Domestic tourism a fine idea; but it must be realised
The spat between Samoa Airways and Savai’i’s tourism industry is emblematic of the failings of the Government’s attempt to resuscitate tourism in Samoa.
It is no secret that tourism is in freefall. The amount of money that it no longer contributes to the economy makes for eye watering reading.
We have written in these pages before about the inadequacies of the Government’s stimulus package measures.
Initiatives such as cutting resorts’ electricity bills do not now seem likely to stimulate the tourism sector when the vast majority of the nation’s hotels cannot afford to keep the lights on.
The thousands of employees who have lost their job amid this downturn have been offered the opportunity to raid their savings to the tune of 20 per cent or $4000.
But otherwise there is precious little being done to keep money flowing through the industry.
Until the development of a COVID-19 vaccine and the arrival of international tourists, domestic tourism is our only hope,
The Savai’i Samoa Tourism Association has been optimistic that domestic visitors can and will return to the big island’s shores.
And so is the Samoa Tourism Authority (S.T.A.), which is banking on a domestic-focused strategy to re-energise the tourism market.
The S.T.A. recently took journalists on a tour of Savai’i to advertise the island’s natural beauty and attractions.
The campaign #TakeMeToSavaii encompasses local media, advertising, featuring Savaii in episodes across two television shows, and encouraging Savaii businesses to offer packages and deals to locals.
But when it came to the practicalities of actually getting tourists to Savai’i, the most important part of any strategy, we have seen the complete absence of promotion.
The opening of a new local route for Samoa Airways to Savai’i was supposed to be an answer to one of the biggest obstacles to weekends away: an uncongenial traveling schedule.
That began with the state of emergency ban on the Sunday ferry. Where once tourists could leave Upolu on a Friday and return on Sunday after a weekend in Savai’i they now have no option but catching a jam packed Monday morning ferry.
The ten minute flight was designed to maximise the amount of time local tourists could spend in Savai’i for a true weekend away, leaving early on Friday afternoon and departing in time to return to work on Monday.
When the new route was unveiled last month, we were told by the airline’s Chief Executive Officer Seiuli Alvin Tuala, that the national carrier was responding to public desires:
"The launch of Savai’i services is to support growing demand for a more convenient travel option to and from the market,” he said.
“It is also a way to build support for local corporate businesses and considering the current pandemic, a way to support local tourism operators with a quick weekend get away from 'Upolu' option.”
The service was styled as an example of the Government’s commitment to investing in transport for its own citizens.
And struggling tourism operators agreed.
“At the moment there are no guests, but when I heard about this quick [trip] back to Apia, I think they will love it,” said Penina Schmidt, the owner of the struggling Jane’s Beach Fales.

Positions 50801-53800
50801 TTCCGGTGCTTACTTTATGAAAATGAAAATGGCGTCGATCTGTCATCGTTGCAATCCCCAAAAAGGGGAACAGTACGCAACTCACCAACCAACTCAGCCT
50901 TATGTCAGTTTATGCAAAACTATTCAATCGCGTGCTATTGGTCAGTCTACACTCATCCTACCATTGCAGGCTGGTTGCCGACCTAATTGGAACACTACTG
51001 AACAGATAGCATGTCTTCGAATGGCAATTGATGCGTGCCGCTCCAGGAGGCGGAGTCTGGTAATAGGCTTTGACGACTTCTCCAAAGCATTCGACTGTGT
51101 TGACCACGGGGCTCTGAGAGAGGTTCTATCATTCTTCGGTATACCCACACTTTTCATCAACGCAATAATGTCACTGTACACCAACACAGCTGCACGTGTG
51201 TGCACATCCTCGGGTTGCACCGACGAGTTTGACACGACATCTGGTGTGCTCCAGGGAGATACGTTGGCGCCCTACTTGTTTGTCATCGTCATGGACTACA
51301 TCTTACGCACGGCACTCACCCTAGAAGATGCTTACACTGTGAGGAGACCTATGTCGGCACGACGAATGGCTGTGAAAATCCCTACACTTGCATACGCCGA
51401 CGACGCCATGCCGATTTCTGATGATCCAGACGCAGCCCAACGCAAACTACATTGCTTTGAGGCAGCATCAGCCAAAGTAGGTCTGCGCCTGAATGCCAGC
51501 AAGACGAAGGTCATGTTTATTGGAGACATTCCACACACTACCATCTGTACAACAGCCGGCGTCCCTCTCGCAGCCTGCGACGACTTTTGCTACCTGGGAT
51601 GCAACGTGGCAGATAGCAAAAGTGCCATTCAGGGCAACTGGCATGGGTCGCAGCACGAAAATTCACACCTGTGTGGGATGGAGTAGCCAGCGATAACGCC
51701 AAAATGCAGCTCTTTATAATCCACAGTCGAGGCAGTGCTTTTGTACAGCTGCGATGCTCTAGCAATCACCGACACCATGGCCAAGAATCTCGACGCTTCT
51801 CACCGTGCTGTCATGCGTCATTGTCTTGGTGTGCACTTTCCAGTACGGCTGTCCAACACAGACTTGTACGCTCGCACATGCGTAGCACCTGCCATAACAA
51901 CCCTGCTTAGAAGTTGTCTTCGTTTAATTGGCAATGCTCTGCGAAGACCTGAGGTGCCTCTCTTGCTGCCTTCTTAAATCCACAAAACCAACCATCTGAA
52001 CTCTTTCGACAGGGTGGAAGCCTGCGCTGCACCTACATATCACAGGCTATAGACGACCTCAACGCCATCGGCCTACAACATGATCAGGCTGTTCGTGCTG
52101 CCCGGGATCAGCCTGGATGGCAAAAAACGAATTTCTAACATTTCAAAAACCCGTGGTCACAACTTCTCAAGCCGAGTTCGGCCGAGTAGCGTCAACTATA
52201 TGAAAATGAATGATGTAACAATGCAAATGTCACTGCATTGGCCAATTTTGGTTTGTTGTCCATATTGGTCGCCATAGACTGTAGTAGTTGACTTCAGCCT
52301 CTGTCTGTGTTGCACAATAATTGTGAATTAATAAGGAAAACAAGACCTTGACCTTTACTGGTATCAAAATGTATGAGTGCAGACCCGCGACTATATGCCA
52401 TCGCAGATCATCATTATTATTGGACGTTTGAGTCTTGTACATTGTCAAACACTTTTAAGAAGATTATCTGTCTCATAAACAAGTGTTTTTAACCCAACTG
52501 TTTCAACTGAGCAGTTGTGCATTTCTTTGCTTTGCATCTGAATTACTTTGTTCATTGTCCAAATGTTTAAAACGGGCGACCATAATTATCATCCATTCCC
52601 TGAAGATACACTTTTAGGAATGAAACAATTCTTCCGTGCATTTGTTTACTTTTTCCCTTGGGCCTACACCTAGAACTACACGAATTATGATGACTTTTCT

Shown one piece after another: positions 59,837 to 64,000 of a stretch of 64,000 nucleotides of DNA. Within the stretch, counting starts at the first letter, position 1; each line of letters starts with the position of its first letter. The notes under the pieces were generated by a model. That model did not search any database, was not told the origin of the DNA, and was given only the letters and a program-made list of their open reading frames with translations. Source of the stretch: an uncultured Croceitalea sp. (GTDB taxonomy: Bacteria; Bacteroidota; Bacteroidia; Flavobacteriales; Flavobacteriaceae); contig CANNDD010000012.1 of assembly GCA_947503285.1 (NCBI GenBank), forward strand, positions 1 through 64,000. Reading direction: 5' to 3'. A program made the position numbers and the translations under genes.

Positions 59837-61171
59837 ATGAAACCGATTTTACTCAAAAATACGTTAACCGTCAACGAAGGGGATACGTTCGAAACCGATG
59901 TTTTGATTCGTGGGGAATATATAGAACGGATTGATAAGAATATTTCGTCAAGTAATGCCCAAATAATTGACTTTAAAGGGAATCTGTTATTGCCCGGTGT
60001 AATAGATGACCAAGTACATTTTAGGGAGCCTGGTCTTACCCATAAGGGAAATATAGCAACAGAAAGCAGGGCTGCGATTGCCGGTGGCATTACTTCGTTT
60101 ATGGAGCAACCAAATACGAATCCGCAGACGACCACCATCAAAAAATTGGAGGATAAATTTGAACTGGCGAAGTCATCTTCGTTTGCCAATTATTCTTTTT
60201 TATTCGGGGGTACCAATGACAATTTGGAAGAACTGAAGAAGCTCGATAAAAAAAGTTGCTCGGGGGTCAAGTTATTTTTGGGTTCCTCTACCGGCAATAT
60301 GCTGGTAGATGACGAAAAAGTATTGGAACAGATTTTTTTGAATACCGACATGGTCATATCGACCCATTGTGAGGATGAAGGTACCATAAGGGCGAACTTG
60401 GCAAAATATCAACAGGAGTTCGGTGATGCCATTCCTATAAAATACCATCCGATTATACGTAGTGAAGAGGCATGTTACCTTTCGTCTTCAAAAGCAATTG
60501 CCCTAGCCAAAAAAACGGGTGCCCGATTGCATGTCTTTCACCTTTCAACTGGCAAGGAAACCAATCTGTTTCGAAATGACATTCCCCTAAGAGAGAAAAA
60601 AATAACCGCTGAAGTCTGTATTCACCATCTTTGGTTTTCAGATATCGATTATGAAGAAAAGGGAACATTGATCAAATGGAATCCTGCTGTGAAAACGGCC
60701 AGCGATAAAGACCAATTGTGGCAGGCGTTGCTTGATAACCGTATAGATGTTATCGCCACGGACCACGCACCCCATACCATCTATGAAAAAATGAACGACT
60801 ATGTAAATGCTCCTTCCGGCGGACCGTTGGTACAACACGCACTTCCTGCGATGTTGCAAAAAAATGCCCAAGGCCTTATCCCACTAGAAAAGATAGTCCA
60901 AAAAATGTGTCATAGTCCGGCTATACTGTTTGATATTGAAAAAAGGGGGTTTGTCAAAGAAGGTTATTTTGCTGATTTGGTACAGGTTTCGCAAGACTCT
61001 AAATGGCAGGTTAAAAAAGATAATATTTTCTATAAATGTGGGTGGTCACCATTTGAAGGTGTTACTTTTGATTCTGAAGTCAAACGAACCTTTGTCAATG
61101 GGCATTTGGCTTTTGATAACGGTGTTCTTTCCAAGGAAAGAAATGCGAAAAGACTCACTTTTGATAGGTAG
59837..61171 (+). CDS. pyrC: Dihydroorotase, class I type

But twice now the flights have not only failed to live up to these promises but they have been abject failures of marketing and administration.
The first flights were scheduled to depart for the big island on Friday 28 August.
It was only on Thursday that officials from the national carrier confirmed that the flights would be postponed for two weeks.
No reason or comment was provided.
It was a similar story on 11 September. The airline had been running advertisements for the $89 - exclusive of flights - taxes up until the day of their scheduled departure.
The airline only announced the cancellation of the flights on the day of their scheduled departure.
On the second occasion a reason was provided. Apparently, the demand Seiuli had detected was not, in fact, growing for inter-island flights.
"Samoa Airways has regrettably had to postpone scheduled flight services to Savai’i from today, 11th September until Monday 5th October due to low customer demand for these flights at this time," the airline said in a statement.
The flights are now set to resume on 9 October for White Sunday. Let us hope they are executed successfully this time.
How could the airline have misread its customer base so badly?
According to the President of the Samoa Hotels Association, Tupa'i Saleimoa Vaai, a lack of demand for plane tickets does not explain the cancellations adequately.
“They went out and launched the flights without talking to the [tourism] industry [in Savaii] or even have a marketing strategy given it is a business," Tupa'i said.
“There is a need to have a strategy to gain the market. You can’t just offer and expect everyone to come running to the [airline]; you have to market it.”
Tupa'i said the airline had only approached tourism operators at the last minute about the flights and whether hoteliers would be interested in joint promotions.
The national carrier disputes that.
Seiuli said: “Through these meetings Samoa Airways have communicated the launch of its Savai’i services. There was never a lack of communication on any part from the airline.”
We are unlikely to get to the bottom of this dispute and doing so would be unproductive anyway.
But in every squandered opportunity there is a lesson.
For a tourism sector in freefall we should be attempting everything we can to breathe life back into what was the lynchpin of our economy, such as package deals between hoteliers and Samoa Airways. So far we have seen no such thing.
Public money has been spent renovating Savai’i’s Maota Airport. But a third cancellation could well spell the end to what has been a very short lived rescue plan.
The S.T.A. has also expended considerable resources on promoting domestic tourism as an idea. Now we must make it a reality.